"I think there’s five that were tested, all of them defensive guys," the Seminole County coach said. "To me, and I’m not condoning anything anybody has done. But I think it was a stupid thing to do to test college athletes the week after spring break. Unless they want to catch something. I doubt if there’s many universities out there that are testing their athletes the week after spring break."
In short, whereas most schools in the SEC tacitly admit that they are going to have players who will use pot on a recreational basis and try to manage the situation to ensure that the players don't go overboard, Georgia is caught up in actively trying to ferret out any evidence of marijuana use among its players. The Dawgs have not gotten the memo that has made the rounds in the rest of the SEC.
To me, this is insanely stupid behavior on the part of the Georgia football program. First, and most obviously, the Dawgs are putting themselves at a competitive disadvantage. Georgia's drug testing policy is the equivalent of other schools getting to pay their players a stipend and Georgia deciding that the values of amateurism are paramount. This doesn't just mean that Georgia is more likely to have suspensions; it also has recruiting implications. Opposing coaches would have to be careful in making this point - "we won't care about your spliff consumption like those prudes up in Athens will" doesn't sound like the best pitch - but they can certainly make the point that a player is less likely to be suspended at their schools.*
* - To pre-empt a potential analogy, this factor distinguishes Georgia football from employers that use drug-testing programs to ensure that they have a productive workforce. Coca-Cola isn't going to lose market share to Pepsi as a result of drug-testing its hourly employees. Additionally, there's a big difference between testing someone at work and testing them when they are months from having to fulfill the key requirements of their "jobs."
Second, the testing program as applied has nothing to do with performance on the field. There is a certain logic to testing players during the season or in the lead-up to the season, but what is the point of conducting tests months before the season and weeks before spring practice? Even if you assume that Georgia's testing program has some link to on-field issues, the way that the program was applied in this case has nothing to do with that goal.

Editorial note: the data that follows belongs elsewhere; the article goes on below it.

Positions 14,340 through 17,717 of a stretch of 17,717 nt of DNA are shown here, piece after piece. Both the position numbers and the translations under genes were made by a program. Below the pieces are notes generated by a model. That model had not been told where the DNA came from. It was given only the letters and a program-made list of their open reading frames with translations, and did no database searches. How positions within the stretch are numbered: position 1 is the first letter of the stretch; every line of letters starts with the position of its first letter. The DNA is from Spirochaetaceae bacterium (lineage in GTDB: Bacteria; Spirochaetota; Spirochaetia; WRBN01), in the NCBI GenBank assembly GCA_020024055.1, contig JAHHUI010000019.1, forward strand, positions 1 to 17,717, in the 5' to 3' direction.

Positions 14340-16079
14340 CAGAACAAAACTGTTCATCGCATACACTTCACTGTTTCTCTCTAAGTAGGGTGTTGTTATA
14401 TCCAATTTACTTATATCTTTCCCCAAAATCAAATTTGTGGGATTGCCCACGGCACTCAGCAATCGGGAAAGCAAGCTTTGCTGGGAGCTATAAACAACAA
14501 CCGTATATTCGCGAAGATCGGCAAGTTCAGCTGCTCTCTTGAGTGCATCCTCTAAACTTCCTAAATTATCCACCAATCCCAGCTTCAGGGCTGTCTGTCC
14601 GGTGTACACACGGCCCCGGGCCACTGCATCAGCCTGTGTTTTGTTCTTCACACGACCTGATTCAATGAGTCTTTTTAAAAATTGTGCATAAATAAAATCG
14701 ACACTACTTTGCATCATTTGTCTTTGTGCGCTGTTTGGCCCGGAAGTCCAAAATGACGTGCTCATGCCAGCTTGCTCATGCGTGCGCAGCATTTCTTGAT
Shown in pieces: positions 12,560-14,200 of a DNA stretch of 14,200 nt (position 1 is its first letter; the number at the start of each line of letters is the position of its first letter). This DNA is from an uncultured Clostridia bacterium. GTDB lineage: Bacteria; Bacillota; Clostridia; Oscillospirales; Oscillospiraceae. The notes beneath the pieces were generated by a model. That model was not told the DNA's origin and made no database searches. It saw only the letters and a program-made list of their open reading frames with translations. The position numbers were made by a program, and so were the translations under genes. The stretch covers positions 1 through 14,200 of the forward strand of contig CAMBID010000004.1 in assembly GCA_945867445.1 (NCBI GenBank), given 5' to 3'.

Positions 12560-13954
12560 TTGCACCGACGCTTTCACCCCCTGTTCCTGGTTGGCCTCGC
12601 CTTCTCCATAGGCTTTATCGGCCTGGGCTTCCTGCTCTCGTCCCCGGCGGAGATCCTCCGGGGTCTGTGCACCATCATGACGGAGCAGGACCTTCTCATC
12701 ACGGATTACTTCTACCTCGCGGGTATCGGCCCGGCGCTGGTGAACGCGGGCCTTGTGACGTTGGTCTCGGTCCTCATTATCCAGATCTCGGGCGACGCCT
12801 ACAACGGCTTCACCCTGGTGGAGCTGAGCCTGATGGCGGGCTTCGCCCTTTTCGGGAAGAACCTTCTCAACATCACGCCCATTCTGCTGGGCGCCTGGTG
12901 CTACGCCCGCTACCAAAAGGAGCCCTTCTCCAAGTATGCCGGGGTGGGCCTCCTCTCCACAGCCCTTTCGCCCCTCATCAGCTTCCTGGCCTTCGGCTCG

Third, if Georgia is choosing to unilaterally disarm, then why do so over the subject of marijuana usage? Georgia and Florida have admirably been ahead of the curve in the SEC on the subject of oversigning. They have incurred something of a disadvantage relative to the teams in the SEC West, but they have done so with the interests of their players at heart. Likewise, Georgia might have higher academic standards than some of the other schools in the conference. Again, as an academic institution, there is value in incurring a slight disadvantage to ensure that Georgia brings in players who are more able to compete academically and then that the players they bring in get a little more out of the classroom experience. In contrast, there is no rational reason to take a stand on marijuana usage.
Georgia's football program is in an interesting place right now. The Dawgs' head coach is a well-liked coach who is pretty clearly a B+ head man competing for titles against an A+ coach in the state to the west. The fan base is fiercely loyal and turns out for every game, but one has to wonder whether they will continue to make significant donations for the privilege to buy tickets to increasingly soft home schedules. How much do Georgia fans really want Mark Richt to play the role of Joe Friday when the conference is hyper-competitive? Do they really want to pay hundreds of dollars per ticket to see back-ups because the starters smoked pot on spring break?
Is Georgia doing the right thing by applying an aggressive drug-testing policy?
Yes (118 votes)
No (210 votes)
328 total votes